|Excellent advice everyone. I love those 'globe' chandeliers! When I sat down with the builder, the first upgrade I requested is for every single room in the house to have pre-wiring in the ceilings. I love floor and table lamps but they just can't compete with overhead lighting. I love the idea of having these different light sources complimenting each other. There is in fact a coffee table/steamer trunk that I refinished that's positioned directly below the ceiling light. So if I do hang something like a globe chandelier, I wouldn't have to worry about anyone hitting their heads while walking underneath it. It's a 9' ceiling by the way. I'm going to do some mockups using Photoshop to swap in potential options and definitely post them to get your opinions. Thanks again for your help everyone! You've all been awesome.|
|This is just an example with a $150 Hampton Bay celing/light fan from Home Depot. I think it works.|
|This is another comparably priced Hampton Bay celing fan/light combo. This one has oil-rubbed bronze hardware with a clear glass light cover that kind of has a 'lantern' appearance to it, which I think will nicely compliment the cluster of lanterns on the fireplace mantle. I'm leaning towards this one. The ceiling fan/light combo that I previously posted has brass hardware and has more of a 'modern' appearance to it, which to me really doesn't compliment the farmhouse them in the room. I'd love to hear what you think. Thank you once again!|
|Totally works. Do you need a fan ?|
|This is a close-up image of the other unit I'm considering.|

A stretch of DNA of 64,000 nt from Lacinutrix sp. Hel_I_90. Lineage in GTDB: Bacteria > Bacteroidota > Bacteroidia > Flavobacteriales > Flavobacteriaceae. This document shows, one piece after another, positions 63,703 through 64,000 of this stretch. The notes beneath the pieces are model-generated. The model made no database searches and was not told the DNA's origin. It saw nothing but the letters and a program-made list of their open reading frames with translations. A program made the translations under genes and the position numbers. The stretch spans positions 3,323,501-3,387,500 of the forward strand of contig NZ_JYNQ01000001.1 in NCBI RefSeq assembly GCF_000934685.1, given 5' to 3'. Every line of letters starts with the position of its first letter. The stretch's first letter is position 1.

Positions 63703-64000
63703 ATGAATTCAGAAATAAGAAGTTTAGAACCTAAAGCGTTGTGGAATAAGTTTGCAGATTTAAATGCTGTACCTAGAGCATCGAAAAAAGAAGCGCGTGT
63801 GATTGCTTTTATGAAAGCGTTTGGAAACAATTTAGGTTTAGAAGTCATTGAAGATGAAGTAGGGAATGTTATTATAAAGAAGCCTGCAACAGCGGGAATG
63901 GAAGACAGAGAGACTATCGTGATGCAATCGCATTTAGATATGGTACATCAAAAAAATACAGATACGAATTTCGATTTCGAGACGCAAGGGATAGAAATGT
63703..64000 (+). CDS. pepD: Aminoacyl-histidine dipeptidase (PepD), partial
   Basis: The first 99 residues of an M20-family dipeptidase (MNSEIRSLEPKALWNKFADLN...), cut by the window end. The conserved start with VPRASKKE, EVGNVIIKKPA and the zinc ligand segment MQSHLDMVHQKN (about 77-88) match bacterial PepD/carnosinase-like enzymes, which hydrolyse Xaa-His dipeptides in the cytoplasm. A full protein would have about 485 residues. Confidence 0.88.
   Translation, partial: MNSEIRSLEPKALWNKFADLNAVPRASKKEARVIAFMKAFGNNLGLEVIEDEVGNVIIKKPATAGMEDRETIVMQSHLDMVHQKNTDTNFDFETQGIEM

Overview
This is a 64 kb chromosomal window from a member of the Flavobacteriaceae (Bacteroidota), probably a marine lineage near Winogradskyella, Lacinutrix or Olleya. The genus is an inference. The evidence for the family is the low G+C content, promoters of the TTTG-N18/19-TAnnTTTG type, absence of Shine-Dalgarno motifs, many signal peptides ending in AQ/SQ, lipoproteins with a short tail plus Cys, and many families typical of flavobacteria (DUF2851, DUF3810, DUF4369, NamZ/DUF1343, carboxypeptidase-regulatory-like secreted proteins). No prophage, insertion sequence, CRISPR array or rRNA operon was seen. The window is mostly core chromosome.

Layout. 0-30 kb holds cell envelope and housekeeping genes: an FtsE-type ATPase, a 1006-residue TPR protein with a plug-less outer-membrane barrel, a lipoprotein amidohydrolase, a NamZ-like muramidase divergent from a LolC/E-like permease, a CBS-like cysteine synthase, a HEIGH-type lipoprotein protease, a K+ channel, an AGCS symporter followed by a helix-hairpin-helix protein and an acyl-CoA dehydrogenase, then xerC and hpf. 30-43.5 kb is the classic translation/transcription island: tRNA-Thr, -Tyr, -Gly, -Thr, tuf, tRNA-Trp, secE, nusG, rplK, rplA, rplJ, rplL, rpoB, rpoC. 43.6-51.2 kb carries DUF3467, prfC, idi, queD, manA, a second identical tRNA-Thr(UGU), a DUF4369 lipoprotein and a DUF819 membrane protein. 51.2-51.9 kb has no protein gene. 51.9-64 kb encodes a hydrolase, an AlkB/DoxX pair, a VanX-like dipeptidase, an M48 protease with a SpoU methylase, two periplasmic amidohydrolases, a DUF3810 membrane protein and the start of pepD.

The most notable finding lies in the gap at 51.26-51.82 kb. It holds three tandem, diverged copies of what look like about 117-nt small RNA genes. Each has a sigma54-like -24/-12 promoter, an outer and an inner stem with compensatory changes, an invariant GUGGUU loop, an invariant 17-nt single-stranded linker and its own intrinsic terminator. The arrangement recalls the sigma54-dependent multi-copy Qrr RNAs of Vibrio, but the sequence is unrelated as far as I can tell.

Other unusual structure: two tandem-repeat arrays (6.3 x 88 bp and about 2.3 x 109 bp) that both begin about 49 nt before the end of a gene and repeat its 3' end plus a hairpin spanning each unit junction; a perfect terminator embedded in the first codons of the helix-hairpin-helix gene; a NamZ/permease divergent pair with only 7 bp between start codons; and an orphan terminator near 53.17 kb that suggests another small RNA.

|They are both really handsome. I wonder if #1, with its more exposed bulb, will offer a little too much glare (something that I am really sensitive to). |
Based on overall looks, plus the opaque shade, I prefer #2 -- it doesn't say "not farmhouse" to me at all.
In fact I like it so much that I am thinking about my replacing my excellent but totally 1980s bright brass 4 light FR fan with it! Thanks for finding it!
Let's see what others think..
|Thanks 'raee' - I'm actually leaning more towards that one now as well. I think the brass hardware on the ceiling fan will tie in nicely with the brass hardware on the tripod lamp (which you can see better in the attached photo). And there's already so many dark tones in the room with the sofa set, the two corbels, and the cluster of lanterns on the fireplace mantle. Thanks again for your thoughtful input!|
|I like the second one, too. It has a lanternish look to go with your fireplace lanterns. I think a fan will be a good scale to fill the space and give you the overhead lighting you want.|
Here is a link that might be useful: Lindsey Adelman DIY kit
|i like a ceiling fan in your room too. my only concern with the opaque shade fan is that when the lights are on the globe will probably be an orangey color... will that bother you, or is that fine with you?? color changes like that sometimes drive me nuts!|
- Posted by raee zone 5 OH (My Page) on
Wed, Mar 12, 14 at 19:07
|How bright of a bulb will the fan lights be? If you are wanting them for primary illumination of the room, be sure to check that. My old fan does a great job, it has 160 watts (incandescents) total. If the fixture has enough room you can put in the brighter LED or CFLs, for the same or less wattage.|
|You may find something on the attached list that would be helpful in your search.|
Here is a link that might be useful: Apartment Therapy